by Mollie Shapiro
Thank you to everyone who submitted a video for this week’s theme of “Public or Private.” We were thrilled with the interest and enthusiasm that the exploration of this theme sparked. Next week’s theme is “Pop Dance Phenomenon”. For this theme we are asking you to nominate your favorite Youtube viral dance hit, rather than submit a work of your own (unless you happen to be the hit-maker!). All nominations are due by July 21st, and the contest winners will be announced on July 24th. Please scroll to the bottom of this post for more information.
This week’s winning videos are:
“Pretending to be Something, Now Coming from Nothing” by Adam McKinney and Agulhas Theatre Works representing our Public category
“Eye Vanish” by Marisa C. Hayes representing our Private category
Public or Private
As the use of social media networks continues to rise, individual’s privacy has become increasingly difficult to maintain. A huge trend on YouTube are private dances captured on video and then posted for public viewing. On the other hand, public performances not before possible, such as a site-specific work filmed in the middle of the desert, can subsequently be put online and viewed by millions. As we watched the submissions for this weeks theme, it became obvious that the formerly clear distinction between private and public is now totally ambiguous. Nearly all of the submissions could have easily fit into both categories. Ultimately, we chose two videos that we felt most strongly embraced each category.
Public: “Pretending to be Something, Now Coming from Nothing”
Adam McKinney and Agulhas Theatre Works’ “Pretending to be Something, Now Coming from Nothing,” captured the essence of a public work because it documents events performed for audiences in their native South Africa. This touching video draws attention to people who are not usually in the public eye, and generally ignored by society. Able-bodied and disabled dancers perform fluidly side by side on stages ranging from an abandoned drug house in a shanty town to a modern dance performance venue. The video evokes a sense of comradery through movement. By weaving the performances together through editing, it shows that beauty can be found everywhere, if one just gives it an opportunity to be seen.
More about Adam McKinney and this project: http://www.dnaworks.org/
Private: “Eye Vanish”
Originally created for the Moscow Outdoor Video Festival, Marisa C. Hayes’ “Eye Vanish” is a poetic and concise visualization of how new technological mediums have led us to question and alter our sense of privacy. By using a web cam, a very personal communication channel, Hayes explores where or even if a separation can be established between private and public. The dancer seems to be performing for us, the voyeurs behind the camera’s lens. Her movements are curious and deliberate, as she chooses what to reveal. In the end, she tries to break through to see into the eye that is watching her. Her eye and the camera’s eye merge and obliterate each other in a futile attempt to know what the other sees.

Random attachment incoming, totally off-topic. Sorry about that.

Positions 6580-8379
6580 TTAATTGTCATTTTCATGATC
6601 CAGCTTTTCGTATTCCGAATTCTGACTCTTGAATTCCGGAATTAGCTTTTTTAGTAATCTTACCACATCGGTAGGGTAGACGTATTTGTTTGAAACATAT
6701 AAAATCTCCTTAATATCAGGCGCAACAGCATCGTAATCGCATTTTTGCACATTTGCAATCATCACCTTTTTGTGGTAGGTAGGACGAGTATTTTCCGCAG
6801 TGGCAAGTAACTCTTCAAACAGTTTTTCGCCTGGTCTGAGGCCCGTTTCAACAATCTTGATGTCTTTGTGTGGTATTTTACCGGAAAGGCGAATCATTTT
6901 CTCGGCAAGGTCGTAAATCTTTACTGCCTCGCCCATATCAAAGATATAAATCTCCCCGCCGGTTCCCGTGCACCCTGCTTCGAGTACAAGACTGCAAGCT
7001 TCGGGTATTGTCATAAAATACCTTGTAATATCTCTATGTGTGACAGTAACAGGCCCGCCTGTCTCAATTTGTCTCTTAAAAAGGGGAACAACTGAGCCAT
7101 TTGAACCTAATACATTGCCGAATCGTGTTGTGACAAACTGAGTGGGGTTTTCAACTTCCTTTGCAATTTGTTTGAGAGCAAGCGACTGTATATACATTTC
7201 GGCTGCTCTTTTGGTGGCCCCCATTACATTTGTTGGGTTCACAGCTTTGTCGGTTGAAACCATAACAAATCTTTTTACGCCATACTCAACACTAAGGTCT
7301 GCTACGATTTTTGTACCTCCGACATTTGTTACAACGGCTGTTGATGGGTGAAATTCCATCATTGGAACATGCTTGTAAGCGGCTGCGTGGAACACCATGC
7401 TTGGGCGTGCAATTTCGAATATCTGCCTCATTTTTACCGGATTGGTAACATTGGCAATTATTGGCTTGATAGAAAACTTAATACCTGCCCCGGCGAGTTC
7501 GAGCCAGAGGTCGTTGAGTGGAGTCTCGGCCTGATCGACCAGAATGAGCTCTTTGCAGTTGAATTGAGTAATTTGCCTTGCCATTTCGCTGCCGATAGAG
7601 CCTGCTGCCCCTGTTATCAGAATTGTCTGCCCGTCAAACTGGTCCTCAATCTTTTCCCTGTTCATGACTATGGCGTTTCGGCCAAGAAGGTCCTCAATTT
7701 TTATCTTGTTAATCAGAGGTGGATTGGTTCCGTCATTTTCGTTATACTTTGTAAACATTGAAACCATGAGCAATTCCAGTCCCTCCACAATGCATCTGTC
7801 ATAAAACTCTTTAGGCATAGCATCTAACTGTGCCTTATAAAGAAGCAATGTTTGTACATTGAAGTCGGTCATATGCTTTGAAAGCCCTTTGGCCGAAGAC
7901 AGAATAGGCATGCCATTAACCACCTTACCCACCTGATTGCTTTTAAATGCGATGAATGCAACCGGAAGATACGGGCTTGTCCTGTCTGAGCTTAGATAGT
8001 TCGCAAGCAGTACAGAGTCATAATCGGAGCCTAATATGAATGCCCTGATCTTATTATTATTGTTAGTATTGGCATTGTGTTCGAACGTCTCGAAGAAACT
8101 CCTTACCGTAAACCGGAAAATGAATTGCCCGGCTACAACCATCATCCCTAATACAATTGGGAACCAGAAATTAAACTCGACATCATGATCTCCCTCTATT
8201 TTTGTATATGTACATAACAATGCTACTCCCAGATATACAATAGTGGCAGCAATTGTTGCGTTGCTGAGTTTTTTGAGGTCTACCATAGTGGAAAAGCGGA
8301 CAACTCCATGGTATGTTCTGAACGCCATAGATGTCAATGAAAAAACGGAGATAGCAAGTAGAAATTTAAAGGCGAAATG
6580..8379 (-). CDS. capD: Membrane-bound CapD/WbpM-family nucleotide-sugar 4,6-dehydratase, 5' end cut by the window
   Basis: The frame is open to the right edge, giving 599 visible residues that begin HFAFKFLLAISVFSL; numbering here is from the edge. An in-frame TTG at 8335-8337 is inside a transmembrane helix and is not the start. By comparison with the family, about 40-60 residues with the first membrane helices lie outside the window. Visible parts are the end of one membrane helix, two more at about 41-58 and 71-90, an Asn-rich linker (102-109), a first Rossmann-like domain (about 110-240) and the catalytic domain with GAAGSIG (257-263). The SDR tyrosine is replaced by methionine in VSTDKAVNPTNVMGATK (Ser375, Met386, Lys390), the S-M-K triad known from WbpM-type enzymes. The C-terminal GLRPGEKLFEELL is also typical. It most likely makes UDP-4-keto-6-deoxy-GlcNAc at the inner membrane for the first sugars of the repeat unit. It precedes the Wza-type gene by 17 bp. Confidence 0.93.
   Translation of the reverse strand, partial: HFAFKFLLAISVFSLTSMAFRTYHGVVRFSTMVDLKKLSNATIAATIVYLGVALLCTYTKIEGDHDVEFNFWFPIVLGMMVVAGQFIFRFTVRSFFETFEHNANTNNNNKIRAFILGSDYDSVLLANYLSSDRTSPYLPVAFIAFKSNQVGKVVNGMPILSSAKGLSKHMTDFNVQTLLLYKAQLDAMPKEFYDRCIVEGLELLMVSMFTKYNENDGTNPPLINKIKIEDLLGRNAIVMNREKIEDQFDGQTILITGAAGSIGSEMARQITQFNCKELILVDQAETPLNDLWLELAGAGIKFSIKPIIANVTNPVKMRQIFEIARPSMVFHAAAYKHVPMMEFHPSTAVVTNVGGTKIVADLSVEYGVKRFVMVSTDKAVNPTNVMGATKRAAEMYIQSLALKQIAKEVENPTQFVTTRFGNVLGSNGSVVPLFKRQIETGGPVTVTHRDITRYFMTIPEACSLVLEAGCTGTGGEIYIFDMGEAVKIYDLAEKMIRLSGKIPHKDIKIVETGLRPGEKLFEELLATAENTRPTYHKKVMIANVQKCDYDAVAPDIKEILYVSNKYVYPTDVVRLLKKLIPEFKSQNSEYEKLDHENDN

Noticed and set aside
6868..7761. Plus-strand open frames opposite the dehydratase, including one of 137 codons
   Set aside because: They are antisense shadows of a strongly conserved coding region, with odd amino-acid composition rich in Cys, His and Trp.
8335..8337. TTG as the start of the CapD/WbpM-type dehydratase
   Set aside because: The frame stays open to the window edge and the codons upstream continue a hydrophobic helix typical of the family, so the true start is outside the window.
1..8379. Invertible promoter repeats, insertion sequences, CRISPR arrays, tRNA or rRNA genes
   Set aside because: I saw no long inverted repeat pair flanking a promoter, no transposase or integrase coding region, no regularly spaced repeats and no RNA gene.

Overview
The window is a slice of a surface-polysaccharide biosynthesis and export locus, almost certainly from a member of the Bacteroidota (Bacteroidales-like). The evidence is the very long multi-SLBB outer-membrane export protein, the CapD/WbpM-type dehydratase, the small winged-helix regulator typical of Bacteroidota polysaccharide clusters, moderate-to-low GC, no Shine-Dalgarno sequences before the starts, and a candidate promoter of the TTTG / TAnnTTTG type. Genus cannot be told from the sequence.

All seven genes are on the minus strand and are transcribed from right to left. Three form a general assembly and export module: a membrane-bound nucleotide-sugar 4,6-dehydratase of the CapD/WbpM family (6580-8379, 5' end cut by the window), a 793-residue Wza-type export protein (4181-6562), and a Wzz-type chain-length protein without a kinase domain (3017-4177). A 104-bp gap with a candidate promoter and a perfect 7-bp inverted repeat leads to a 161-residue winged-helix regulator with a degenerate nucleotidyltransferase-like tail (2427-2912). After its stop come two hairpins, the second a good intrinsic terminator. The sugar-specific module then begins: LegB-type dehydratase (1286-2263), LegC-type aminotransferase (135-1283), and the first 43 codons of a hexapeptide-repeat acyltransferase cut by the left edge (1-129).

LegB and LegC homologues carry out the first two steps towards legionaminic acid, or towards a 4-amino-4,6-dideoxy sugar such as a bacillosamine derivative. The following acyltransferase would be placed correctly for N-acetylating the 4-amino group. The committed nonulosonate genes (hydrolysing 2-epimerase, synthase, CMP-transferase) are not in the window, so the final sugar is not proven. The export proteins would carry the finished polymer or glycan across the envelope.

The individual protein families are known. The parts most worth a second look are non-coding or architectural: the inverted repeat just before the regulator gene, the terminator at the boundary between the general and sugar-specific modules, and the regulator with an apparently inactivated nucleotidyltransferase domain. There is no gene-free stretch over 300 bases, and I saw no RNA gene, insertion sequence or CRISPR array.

More about Marisa C. Hayes: http://www.marisahayes.com
Please leave us a comment, and let us know what you think about private and public, this week’s winners, and anything else you’d like to share!
Next Week’s Theme for Movement Media’s Online Video Dance Contest:
Theme: Pop Dance Phenomenon
Submissions are due by Tuesday July 21st.
Winners will be announced on Move the Frame on Friday July 24th.
As technological advancements continue to create seismic shifts in society and culture, Youtube has emerged as the new hit-maker of today. Videos by amateurs and professionals alike that would never be shown on TV are discovered all the time, and spread like tidal waves through virtual word of mouth. Video killed the radio star, and now YouTube is killing the MTV star.
In dedication to the King of Pop himself, who’s music videos defined a generation and inspired dozens of YouTube hits alone (remember the Philipino Prisoners’ “Thriller”?), for this theme, we would like you to nominate your favorite viral dance video. What pop dance phenomenon has captured your attention? Do you love the “Where the hell is Matt” video? Perhaps your favorite is the “T-Mobile dance.” Whatever your favorite video may be, pass it along to us to we can showcase it on next week’s blog. We’re excited to see your nominations.
HOW TO SUBMIT
* Submissions may be made by anyone – artists, film makers, and anyone who knows of online videos that fit the weekly themes.
* The video submitted must be under 10 minutes long.
* Pick/Submit one video to represent only one of the weekly themes.
* Send the link of the video to Movement Media
* The video submitted needs to be embeddable, ie hosted on YouTube or another sharable online video platform.
* Include a short biography/artist statement (if it is your work).
* For every submission, include a short summary that describes why you have chosen a particular video for the contest and describe how it relates to the weekly theme.
* Include a brief synopsis of the video.
* Include a link to your website (if you have one)
* Include your email address
Email all information to firstname.lastname@example.org
If your submission is chosen for the weekly contest, we will contact you directly.
Impetus for Contest Participants
* Have your videos seen by an online audience who’s interested in movement-based video.
* Receive publicity for your work/work of others
* Receive comments and feedback
* Automatic consideration for live screening at Kinetic Cinema in NYC.
* Automatic consideration for UMOVE, Movement Media’s Online Dance Film Festival in October 2009.
UP-COMING THEMES FOR JULY:
The final week of July will be guest curated by Doug Fox of Greatdance.com.
In August, we are seeking submissions for the First Annual UMOVE Online Videodance Festival! Please see submission details here: https://movetheframe.wordpress.com/umove-festival/